Rough night for Sharapova

Former Wimbledon champion suffers 5-0 loss in women's singles and loses in mixed doubles for Newport Beach Tuesday.

July 21, 2010|By David Carrillo Penaloza
(Kent Treptow / Daily…)

NEWPORT BEACH — The Newport Beach Breakers are in such a funk they desperately needed Maria Sharapova to help them get out of it on the court.

The three-time Grand Slam singles champion arrived at The Tennis Club in Newport Beach dressed in black Tuesday. The appropriate color because the Breakers said their goodbyes to the World Team Tennis playoff hopes.

With two matches left, Newport Beach has no chance to return to the postseason, despite beating the Kansas City Explorers, 19-18, in a super tiebreaker. The Breakers can only blame themselves after losing seven of their last 10 matches.

Sharapova played her part in her only appearance with the Breakers this season. She said she went into the match against the Explorers (7-5) following Newport Beach's season.

"I sometimes turn on the Tennis Channel when some of the matches are on, so I'll get to watch a little bit," Sharapova said. "I mean, [I] don't go every day and see everyone's score and everything."


The scores have not been in Newport Beach's favor since it began the season with two wins. The Breakers (5-7) hoped to change their losing ways. Having Sharapova was their best shot.

The 6-foot-2 Sharapova brought her boyfriend, Sasha Vujacic, as a good luck charm. Vujacic, a member of the Los Angeles Lakers' recent back-to-back championship teams, seemed too busy looking into the stands, wishing someone would notice he played for the Lakers.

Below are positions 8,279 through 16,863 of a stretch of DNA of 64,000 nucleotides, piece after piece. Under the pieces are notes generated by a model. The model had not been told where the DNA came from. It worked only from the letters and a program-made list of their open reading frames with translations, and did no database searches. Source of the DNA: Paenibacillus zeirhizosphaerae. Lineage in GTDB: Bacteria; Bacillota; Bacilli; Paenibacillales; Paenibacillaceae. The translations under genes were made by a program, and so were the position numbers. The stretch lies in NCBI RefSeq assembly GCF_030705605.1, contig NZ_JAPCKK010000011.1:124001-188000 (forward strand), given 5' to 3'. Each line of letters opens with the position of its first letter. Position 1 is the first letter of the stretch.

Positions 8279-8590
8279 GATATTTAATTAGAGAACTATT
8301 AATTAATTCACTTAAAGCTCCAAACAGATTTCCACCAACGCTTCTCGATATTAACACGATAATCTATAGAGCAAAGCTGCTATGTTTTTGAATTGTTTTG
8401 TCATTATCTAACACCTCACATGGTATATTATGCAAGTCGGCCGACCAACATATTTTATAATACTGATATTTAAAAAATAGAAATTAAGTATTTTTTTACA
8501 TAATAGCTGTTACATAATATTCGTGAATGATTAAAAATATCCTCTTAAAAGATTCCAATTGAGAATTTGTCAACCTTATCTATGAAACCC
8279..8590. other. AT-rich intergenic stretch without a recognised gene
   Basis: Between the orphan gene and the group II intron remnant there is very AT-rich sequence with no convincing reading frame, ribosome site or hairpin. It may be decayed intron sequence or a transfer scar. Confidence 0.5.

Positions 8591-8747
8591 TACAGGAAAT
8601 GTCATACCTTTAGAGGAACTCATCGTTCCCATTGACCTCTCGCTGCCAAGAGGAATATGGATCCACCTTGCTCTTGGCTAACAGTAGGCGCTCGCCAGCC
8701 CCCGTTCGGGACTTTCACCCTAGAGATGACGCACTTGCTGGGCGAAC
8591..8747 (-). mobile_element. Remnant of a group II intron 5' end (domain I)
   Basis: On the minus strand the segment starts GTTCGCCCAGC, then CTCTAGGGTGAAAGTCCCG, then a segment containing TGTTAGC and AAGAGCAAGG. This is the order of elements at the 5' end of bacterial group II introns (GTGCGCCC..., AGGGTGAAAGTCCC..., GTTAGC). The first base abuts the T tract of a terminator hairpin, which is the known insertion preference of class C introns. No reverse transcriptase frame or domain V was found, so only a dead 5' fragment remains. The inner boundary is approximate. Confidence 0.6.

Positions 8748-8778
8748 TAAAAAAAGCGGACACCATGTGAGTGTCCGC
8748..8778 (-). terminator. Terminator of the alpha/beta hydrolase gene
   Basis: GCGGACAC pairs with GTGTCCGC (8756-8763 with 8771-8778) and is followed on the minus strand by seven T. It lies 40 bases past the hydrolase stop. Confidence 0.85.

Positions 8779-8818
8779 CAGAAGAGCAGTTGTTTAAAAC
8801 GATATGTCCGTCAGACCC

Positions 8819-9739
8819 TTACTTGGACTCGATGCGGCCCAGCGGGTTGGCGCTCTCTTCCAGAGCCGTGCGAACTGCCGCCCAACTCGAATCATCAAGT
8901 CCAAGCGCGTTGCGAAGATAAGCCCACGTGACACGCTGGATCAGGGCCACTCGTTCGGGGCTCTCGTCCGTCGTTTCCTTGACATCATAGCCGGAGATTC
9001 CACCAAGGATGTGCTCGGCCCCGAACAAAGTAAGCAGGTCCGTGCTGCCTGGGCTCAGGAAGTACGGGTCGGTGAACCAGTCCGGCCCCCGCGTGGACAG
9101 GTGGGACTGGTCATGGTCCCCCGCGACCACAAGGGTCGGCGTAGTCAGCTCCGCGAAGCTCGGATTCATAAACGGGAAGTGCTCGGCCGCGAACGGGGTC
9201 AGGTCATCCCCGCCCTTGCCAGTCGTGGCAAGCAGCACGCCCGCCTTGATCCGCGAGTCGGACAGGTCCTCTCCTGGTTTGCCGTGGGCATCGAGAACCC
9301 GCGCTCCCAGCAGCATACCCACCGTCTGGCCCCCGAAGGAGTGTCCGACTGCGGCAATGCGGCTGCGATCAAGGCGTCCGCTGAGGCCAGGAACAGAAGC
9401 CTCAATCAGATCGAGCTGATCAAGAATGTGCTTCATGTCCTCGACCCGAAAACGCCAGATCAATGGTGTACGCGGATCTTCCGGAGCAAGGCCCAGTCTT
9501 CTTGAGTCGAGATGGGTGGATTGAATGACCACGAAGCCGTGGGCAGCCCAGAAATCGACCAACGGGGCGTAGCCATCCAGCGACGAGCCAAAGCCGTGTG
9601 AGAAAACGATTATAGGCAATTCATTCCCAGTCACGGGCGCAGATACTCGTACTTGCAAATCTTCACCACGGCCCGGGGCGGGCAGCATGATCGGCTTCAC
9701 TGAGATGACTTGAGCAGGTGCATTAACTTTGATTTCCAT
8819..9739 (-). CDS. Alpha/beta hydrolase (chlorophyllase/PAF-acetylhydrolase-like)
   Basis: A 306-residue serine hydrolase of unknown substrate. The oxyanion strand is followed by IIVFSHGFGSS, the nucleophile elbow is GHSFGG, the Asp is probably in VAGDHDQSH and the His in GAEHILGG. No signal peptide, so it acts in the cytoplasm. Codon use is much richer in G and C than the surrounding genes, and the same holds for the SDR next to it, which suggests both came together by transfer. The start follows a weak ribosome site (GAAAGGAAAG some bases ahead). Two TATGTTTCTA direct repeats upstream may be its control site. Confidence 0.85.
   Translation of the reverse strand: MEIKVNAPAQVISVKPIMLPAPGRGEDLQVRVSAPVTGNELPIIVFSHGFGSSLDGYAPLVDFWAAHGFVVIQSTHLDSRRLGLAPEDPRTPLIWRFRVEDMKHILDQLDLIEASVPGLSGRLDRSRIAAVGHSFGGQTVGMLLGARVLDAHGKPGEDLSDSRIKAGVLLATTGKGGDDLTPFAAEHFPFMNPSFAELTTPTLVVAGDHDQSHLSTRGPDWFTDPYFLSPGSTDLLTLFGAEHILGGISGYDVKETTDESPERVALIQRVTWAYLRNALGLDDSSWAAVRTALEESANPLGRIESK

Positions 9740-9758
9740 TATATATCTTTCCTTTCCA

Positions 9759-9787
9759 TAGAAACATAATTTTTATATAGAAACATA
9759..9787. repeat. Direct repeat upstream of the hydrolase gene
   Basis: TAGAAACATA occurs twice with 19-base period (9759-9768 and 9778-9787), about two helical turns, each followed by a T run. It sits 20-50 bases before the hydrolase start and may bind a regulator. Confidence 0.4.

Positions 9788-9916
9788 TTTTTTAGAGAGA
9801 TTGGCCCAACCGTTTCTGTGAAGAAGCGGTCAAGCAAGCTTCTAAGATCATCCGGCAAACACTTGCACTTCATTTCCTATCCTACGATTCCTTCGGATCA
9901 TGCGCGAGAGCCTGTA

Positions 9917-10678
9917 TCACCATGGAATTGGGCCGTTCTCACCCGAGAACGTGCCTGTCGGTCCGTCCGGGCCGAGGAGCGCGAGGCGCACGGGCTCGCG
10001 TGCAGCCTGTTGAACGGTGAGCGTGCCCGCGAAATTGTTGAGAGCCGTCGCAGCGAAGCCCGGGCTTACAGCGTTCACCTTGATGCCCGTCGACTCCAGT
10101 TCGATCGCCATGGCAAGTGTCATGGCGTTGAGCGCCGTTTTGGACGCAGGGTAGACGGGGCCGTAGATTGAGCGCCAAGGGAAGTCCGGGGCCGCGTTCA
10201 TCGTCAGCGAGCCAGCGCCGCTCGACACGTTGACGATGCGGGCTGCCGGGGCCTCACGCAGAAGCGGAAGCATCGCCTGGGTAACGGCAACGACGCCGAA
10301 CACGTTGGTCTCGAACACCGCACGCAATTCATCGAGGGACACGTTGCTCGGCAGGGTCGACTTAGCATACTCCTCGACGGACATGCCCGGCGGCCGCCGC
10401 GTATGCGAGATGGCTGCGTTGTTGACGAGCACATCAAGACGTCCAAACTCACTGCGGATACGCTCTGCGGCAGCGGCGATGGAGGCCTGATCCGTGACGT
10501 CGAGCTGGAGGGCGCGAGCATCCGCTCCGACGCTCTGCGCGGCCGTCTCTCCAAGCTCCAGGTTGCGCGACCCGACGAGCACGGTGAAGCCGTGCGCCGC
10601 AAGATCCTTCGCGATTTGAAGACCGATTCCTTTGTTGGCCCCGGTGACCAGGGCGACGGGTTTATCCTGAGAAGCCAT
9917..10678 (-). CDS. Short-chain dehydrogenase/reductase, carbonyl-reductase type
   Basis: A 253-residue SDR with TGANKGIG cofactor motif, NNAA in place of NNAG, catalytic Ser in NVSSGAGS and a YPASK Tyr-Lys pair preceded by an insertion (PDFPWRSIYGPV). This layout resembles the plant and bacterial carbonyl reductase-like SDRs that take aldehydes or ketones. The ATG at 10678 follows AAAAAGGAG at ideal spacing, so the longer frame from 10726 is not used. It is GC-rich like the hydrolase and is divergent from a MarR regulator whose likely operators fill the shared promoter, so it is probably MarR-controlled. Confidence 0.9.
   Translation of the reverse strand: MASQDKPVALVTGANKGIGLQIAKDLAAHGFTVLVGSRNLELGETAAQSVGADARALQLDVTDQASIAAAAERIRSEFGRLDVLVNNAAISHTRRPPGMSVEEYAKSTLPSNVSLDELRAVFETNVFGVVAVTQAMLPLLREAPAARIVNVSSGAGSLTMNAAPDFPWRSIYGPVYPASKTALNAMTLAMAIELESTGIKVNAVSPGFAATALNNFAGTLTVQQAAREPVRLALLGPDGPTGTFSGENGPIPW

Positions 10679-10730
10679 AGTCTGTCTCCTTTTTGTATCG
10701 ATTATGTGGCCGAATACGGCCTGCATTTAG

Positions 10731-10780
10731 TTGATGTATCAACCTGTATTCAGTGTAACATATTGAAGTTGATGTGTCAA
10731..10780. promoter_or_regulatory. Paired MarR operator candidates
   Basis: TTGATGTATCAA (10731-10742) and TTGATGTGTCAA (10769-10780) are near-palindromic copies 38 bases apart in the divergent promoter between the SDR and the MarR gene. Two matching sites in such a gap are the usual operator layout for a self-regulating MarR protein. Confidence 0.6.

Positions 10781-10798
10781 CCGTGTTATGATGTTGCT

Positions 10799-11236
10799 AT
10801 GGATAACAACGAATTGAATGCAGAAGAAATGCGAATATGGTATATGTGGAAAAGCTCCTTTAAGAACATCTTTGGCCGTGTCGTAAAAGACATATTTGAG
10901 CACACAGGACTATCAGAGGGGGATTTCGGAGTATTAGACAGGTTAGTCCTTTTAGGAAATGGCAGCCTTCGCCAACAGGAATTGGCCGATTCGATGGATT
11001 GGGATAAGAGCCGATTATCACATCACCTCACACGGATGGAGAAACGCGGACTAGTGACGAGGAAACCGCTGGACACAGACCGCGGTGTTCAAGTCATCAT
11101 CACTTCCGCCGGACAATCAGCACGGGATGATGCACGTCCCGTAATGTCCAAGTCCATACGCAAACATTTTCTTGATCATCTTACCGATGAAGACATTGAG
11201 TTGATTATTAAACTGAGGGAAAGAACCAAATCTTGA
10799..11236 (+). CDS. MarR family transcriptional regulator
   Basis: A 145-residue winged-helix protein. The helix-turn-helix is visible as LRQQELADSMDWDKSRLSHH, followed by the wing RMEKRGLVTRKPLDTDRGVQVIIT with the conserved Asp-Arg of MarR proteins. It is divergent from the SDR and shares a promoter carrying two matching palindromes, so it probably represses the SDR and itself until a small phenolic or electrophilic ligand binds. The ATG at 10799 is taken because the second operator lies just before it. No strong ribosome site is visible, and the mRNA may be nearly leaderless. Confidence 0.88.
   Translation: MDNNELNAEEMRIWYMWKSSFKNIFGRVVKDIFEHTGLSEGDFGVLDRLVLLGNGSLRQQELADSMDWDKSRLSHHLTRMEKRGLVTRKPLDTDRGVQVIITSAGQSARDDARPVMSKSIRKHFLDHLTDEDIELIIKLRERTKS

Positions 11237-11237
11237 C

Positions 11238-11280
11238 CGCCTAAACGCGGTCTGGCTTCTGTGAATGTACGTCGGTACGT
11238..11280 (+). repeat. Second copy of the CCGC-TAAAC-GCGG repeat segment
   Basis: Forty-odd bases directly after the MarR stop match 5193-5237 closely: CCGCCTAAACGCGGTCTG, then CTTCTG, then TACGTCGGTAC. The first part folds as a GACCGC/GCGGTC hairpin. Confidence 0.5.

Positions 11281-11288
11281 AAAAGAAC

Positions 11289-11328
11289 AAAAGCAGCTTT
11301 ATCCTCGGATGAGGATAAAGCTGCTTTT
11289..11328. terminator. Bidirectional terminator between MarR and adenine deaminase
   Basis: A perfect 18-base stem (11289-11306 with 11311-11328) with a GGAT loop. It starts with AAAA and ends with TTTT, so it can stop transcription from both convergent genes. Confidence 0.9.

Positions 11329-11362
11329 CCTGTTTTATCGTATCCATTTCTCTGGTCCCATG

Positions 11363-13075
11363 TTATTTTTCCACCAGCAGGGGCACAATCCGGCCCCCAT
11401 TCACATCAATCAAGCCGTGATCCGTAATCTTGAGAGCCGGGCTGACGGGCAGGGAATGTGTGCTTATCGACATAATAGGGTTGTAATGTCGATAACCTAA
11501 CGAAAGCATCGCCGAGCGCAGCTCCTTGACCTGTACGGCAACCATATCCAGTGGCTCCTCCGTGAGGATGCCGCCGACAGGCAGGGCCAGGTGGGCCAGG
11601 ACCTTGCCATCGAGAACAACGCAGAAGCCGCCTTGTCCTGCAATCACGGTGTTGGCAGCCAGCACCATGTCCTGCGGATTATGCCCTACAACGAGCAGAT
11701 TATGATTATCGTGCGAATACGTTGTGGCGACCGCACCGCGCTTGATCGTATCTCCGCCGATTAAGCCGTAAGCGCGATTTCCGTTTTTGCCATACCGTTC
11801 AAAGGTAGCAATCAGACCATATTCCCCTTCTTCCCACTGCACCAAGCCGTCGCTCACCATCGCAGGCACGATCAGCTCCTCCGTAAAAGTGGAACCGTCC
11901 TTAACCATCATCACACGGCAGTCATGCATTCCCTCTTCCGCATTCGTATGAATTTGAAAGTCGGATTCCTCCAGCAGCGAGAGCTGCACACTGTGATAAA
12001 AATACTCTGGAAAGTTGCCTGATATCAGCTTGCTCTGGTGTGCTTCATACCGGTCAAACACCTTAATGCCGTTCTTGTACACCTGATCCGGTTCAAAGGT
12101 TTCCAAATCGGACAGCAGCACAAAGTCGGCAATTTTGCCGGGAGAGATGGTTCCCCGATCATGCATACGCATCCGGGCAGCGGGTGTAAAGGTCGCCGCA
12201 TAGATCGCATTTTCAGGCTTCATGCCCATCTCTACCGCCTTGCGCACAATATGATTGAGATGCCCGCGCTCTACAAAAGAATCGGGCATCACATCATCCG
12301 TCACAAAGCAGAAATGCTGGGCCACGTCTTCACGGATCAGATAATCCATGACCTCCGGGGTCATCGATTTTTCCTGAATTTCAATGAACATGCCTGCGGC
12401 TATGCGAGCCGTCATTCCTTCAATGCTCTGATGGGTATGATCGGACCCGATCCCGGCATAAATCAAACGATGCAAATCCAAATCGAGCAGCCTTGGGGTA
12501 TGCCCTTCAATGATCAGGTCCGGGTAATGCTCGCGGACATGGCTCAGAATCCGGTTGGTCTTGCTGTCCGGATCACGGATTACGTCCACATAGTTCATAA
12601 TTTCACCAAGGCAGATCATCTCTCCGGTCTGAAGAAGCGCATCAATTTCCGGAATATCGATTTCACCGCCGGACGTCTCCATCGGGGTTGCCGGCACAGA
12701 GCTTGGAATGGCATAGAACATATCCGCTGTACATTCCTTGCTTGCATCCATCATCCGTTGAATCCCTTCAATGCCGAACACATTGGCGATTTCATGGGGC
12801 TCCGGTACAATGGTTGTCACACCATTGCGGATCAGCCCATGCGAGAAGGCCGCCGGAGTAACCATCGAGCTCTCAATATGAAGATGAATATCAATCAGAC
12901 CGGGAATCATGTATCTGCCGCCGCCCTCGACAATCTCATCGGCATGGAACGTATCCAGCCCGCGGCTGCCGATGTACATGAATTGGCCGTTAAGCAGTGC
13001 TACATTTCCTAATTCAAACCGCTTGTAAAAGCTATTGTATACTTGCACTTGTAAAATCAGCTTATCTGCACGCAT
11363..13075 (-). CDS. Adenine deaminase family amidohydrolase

The beanie over Vujacic's head did not help his cause. Sharapova looked like she wanted to pull it over hers after the night's opening set.

Sharapova played mixed doubles with David Martin, who tried to outshine the Russian beauty before the match. During player introductions, Martin tried to dance before attempting the "worm."

Martin and Sharapova moved likes worms against Samuel Groth and Jarmila Groth. The married couple fought back for a 5-3 victory.

In the sixth game, the 6-4 Samuel ripped a serve toward Sharapova. What Sharapova's racquet got a hold of was just wind. She whiffed, drawing a few "oohs and aahs" from the crowd.

Fans began to notice that Sharapova is not the same player who claimed Wimbledon in 2004, the U.S. Open in 2006 and the Australian Open in 2008. The 23-year-old thinks otherwise.

"If I didn't feel like I had it in me, I wouldn't be going out on the court every day and working to become a better player," Sharapova said. "I wouldn't be fighting to win my tennis matches."

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